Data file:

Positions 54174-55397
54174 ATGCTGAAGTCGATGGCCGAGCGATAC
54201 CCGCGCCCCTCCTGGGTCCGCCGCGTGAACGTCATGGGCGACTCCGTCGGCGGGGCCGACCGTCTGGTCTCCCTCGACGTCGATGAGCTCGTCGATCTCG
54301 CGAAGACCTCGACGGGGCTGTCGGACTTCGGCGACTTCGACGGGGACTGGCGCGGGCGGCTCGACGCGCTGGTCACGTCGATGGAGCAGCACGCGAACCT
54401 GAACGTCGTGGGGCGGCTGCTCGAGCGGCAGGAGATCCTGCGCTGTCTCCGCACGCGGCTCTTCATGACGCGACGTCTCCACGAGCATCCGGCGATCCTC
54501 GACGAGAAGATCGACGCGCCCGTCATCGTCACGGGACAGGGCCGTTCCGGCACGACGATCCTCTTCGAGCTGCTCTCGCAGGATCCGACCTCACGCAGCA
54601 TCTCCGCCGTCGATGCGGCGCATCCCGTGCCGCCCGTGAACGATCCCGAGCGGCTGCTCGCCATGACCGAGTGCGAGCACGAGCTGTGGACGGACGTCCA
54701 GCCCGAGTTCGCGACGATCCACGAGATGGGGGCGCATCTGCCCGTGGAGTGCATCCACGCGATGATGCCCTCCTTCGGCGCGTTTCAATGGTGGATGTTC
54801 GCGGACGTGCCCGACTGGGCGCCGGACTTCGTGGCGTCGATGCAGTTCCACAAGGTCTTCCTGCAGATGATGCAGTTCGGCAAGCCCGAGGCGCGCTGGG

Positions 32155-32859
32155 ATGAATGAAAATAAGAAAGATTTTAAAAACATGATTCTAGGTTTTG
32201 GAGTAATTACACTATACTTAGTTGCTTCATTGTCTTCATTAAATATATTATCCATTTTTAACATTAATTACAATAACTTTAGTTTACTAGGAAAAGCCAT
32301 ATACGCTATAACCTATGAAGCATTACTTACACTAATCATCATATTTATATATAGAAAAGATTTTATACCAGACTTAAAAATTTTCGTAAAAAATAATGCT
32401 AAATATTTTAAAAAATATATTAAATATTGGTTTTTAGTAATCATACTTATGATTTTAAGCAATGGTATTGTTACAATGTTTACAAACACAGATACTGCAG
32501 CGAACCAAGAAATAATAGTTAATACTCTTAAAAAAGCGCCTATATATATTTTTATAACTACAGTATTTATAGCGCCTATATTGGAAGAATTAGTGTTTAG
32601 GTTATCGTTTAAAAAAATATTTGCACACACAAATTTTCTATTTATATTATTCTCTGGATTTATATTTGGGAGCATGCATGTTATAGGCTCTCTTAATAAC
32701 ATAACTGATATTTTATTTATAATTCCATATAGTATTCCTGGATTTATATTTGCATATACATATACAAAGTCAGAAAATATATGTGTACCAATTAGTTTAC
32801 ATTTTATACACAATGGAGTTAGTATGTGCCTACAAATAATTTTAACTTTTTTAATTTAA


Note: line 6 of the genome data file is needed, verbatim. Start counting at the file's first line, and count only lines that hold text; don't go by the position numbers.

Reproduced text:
54501 GACGAGAAGATCGACGCGCCCGTCATCGTCACGGGACAGGGCCGTTCCGGCACGACGATCCTCTTCGAGCTGCTCTCGCAGGATCCGACCTCACGCAGCA